Posted by Ancestry Team on October 13, 2009 in Collections

Did you know that until 1763, you only had to be 12 (girls) or 14 (boys) to marry in London? That 20% of London’s population was killed by a second Black Plague in the 1600s? That during the first year of WWI, marriages in London increased by 32%?

In the October newsletter we featured a new collection of London parish registers (containing baptism, marriage, and burial records from various churches, or parishes) extending all the way back to the 1500s. Besides providing an interesting look at London’s social history, these records are an absolutely phenomenal resource for family history–since government records weren’t started until 1837. In many cases, these are the only source of vital records available before that time.  

To read the rest of the article from the Ancestry Monthly Update, click here.

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  1. Ron Lankshear

    It is wonderful to have the London data. An enormous help with London ancestors. What people are asking is

    Was this release all the parish registers from LMA? Are more to come? And when?

    Will the prior 1812 data be name indexed. Your news says “Browse through images of original records from 1538 through 1812 by parish and year.”

    This is a big task as it is image by image. With several hundred images under one heading. could this be broken into smaller lots.

  2. Martin

    “Did you know that until 1763, you only had to be 12 (girls) or 14 (boys) to marry in London?”

    lOOK UP THE “”Age of Marriage Act 1929″”

  3. JUDY

    who ever transcribed the records for lambeth have made a major mistake. lambeth has been transcribed as being within middlesex. lambeth is part of surrey. (parts of surrey have now become part of greater london but ask any local who’s family have been there for years and they will still say lambeth surrey) this needs to be corrected. middlesex concists mainly of the parts of london north of the river thames. surrey and kent concists of most of the areas south of the river thames.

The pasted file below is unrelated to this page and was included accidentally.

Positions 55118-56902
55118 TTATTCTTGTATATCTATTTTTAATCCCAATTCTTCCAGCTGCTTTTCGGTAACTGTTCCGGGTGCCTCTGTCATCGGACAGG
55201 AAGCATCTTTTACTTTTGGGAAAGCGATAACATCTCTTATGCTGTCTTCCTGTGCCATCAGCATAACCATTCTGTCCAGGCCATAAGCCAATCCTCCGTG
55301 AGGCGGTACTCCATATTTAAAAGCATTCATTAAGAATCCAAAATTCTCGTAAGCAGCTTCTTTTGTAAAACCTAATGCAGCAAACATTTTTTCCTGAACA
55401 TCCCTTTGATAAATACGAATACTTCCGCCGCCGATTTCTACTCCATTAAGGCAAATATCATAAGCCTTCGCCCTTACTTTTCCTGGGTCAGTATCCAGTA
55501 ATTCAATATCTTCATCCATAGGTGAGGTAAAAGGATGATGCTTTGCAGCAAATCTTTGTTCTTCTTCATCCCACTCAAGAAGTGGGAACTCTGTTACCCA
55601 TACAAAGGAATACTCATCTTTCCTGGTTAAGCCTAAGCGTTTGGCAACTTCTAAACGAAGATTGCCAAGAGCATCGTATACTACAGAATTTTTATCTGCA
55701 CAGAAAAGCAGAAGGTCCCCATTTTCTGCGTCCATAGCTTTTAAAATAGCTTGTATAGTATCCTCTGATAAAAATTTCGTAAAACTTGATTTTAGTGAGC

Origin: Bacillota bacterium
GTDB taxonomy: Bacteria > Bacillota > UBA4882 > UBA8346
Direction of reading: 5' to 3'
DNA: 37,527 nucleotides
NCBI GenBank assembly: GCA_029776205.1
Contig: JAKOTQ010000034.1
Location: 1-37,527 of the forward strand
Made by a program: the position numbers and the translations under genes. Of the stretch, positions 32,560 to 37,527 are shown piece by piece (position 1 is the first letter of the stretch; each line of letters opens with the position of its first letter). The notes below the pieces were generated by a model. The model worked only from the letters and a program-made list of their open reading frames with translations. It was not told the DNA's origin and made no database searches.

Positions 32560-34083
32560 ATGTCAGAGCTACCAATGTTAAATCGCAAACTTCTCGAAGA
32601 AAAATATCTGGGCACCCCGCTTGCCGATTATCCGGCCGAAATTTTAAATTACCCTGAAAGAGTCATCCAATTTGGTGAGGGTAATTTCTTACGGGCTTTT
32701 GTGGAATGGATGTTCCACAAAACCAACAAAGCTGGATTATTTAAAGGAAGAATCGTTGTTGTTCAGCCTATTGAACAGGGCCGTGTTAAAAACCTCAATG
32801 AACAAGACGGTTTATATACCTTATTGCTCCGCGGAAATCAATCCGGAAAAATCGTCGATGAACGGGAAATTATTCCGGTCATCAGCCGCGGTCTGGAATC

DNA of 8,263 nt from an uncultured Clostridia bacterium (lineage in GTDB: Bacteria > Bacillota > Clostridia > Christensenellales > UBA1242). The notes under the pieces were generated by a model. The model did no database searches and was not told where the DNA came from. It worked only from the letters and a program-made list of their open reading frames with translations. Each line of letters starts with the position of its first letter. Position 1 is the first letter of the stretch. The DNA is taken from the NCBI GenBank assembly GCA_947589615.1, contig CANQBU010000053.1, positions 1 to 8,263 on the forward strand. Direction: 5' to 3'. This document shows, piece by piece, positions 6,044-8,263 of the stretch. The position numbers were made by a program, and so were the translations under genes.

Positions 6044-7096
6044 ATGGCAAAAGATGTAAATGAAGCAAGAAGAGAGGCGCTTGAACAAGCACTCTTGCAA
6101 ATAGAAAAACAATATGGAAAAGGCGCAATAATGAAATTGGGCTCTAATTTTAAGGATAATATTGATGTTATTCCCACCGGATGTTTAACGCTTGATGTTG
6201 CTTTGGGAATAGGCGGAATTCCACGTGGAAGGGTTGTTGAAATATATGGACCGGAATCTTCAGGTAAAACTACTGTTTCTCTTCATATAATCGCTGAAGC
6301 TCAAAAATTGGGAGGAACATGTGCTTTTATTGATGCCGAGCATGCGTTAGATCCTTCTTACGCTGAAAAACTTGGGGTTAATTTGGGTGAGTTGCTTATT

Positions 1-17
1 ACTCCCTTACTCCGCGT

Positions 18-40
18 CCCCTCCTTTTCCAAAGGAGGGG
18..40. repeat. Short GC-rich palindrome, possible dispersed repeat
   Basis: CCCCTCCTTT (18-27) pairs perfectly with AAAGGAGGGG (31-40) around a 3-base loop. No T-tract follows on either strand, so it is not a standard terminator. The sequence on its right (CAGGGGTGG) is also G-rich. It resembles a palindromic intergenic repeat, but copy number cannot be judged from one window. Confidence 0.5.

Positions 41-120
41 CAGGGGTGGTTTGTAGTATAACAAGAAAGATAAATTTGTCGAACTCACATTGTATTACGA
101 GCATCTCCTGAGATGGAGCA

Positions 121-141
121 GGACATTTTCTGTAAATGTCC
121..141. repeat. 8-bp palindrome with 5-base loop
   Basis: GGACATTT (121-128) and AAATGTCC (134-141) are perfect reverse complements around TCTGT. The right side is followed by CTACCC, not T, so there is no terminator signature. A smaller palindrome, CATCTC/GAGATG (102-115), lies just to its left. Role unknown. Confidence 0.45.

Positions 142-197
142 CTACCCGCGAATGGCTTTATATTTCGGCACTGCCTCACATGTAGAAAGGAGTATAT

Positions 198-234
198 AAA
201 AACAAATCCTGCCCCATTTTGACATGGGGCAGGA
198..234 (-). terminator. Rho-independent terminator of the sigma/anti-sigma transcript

living south of the thames and only 4 miles from lambeth i thought i should bring this mistake to your attention.


    please will you amend this.

  4. Jana Lloyd

    Sorry all that it has taken me a few days to get back to you on this. I had to check the facts on a few things before I could post. I want to address everyone’s comments here:

    1. Ron Lankshear:

    A. This release did include all the parish registers we received from our recent deal with the London Metropolitan Archives (LMA), except for a few very minor updates we will make in the future. However, keep in mind that the LMA did not necessarily have all London parish registers that were ever created. Others are located in other London archives. The ones that we obtained and digitized from LMA do, however, represent a sizeable portion–approximately 18 million London parish records from more than 1,000 London parishes between 1538 and 1980.